Hungary: Caribbean Bank Owned by Businessman, Panama Papers show

Published: 10 June 2016

Photo by direkt36.huPhoto by


Loyal Bank, a small Caribbean financial company with close ties to Mossack Fonseca, the law firm at center of the Panama Papers scandal, is owned by a Hungarian businessman, OCCRP partner Direkt36 reported based on leaked documents.

Otto Hujber was one of Hungary’s most influential businessmen in the 1990s when he was also acting as the chairman of the then ruling Socialist Party’s business division. While he still has several business interests, his fortunes seem to have declined in the 2000s. Some of his projects failed and the last time he appeared in the news was in 2015, when a scammer sold his bank copper instead of gold as collateral for a loan.

Loyal Bank was founded in 1997 in the offshore tax haven of Saint Vincent and the Grenadines. A year later, the bank opened an office in Budapest. Hujber told Direkt36 that he was its founder and has been its sole owner ever since.

The Panama Papers documents, obtained by the German newspaper Süddeutsche Zeitung and later shared with the International Consortium of Investigative Journalists, offer a detailed look into the daily operations of Loyal Bank.

The documents reveal, for example, that the bank had nearly 60,000 customers a few years ago, including approximately 2,300 Hungarians, along with many Russians and Japanese. In 2012, Loyal Bank made a profit of US$ 5 million.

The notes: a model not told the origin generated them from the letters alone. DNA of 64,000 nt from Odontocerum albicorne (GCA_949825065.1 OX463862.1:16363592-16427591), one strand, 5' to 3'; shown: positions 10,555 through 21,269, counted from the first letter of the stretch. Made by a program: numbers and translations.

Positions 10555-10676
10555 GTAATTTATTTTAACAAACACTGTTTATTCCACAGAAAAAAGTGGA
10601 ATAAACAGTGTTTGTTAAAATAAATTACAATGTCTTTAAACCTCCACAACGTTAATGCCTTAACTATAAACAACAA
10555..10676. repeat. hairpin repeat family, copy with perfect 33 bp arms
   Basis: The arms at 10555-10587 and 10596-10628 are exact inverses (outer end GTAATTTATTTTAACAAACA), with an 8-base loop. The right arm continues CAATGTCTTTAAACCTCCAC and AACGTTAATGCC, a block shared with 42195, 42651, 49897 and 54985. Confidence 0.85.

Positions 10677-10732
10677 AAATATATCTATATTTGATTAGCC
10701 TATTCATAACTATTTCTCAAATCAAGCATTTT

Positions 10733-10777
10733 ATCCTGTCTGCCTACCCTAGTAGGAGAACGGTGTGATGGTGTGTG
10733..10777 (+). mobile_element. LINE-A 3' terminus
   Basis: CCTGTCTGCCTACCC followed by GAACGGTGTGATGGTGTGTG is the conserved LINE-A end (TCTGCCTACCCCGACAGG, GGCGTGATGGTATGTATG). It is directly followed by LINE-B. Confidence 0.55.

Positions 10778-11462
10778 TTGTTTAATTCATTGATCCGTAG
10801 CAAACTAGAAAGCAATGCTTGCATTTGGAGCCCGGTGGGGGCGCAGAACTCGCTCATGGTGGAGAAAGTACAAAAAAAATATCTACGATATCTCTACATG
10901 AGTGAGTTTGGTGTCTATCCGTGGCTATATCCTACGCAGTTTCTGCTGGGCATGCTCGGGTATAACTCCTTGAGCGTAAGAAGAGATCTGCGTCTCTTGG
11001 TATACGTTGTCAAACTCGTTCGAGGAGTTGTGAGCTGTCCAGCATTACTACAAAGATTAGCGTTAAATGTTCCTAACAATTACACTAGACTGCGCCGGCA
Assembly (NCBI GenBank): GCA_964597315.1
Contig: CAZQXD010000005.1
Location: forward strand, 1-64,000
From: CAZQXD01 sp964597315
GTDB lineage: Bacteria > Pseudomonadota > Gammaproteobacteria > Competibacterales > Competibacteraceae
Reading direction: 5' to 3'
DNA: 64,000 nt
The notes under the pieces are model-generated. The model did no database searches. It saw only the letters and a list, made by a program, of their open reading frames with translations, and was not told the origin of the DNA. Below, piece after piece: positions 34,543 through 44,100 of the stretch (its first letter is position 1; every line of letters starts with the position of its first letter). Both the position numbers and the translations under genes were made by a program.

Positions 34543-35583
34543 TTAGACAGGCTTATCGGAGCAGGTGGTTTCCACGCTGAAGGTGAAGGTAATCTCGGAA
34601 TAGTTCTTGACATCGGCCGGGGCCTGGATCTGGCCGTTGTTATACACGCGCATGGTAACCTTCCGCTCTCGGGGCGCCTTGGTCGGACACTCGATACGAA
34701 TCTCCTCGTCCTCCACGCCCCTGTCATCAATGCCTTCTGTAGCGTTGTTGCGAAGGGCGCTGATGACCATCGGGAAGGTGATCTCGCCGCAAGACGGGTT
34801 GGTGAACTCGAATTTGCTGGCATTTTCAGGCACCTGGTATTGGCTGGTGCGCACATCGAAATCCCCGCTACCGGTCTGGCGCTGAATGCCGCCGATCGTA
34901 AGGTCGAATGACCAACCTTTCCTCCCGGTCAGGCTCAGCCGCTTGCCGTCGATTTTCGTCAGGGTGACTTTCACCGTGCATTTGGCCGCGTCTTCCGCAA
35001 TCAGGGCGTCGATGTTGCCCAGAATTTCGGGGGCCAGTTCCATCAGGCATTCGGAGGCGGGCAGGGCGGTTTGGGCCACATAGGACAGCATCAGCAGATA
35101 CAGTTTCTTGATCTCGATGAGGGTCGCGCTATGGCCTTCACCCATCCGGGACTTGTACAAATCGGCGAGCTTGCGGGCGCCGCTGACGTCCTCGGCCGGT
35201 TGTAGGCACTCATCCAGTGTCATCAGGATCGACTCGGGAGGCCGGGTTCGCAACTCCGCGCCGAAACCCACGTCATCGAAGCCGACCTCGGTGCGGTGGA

Loyal Bank built a substantial business relationship with Mossack Fonseca, one of the world’s biggest offshore providers, the leaked documents show. Mossack Fonseca recommended Loyal Bank to its customers, in part because the bank does not require new customers to travel to Saint Vincent to open an account; sending scanned documents via email will suffice.

The documents also raise questions about the bank’s due diligence procedures. A memo of a meeting between the representatives of Loyal Bank and Mossack Fonseca suggests that Loyal Bank did not require companies opening bank accounts to reveal their “beneficial owners”—the people who actually own or benefit from a company, and whose names are often hidden in offshore registrations.

Governments and international organizations have been fighting for years to end this practice, and current rules require banks not only to collect data on beneficial owners but also to share them with the authorities.

Loyal Bank denies that it is possible to open a bank account with them without revealing the beneficial owners, and said that Mossack Fonseca must have misinterpreted the words of their representative in the memo.

In two European countries, Slovakia and Gibraltar, financial authorities issued warnings against Loyal Bank, accusing the bank of unauthorized financial activities. However, after Loyal Bank had provided explanations for its activities, the warnings were withdrawn. The Hungarian financial authorities were aware of at least one of the warnings but it is not clear if the authorities acted upon it and checked the bank’s activities in Hungary.

The current CEO of Loyal Bank, Linda Bullock claims that there were such inspections and the authorities found that everything was fine. The Hungarian National Bank, which is tasked with supervising commercial banks, has not confirmed that these inspections took place.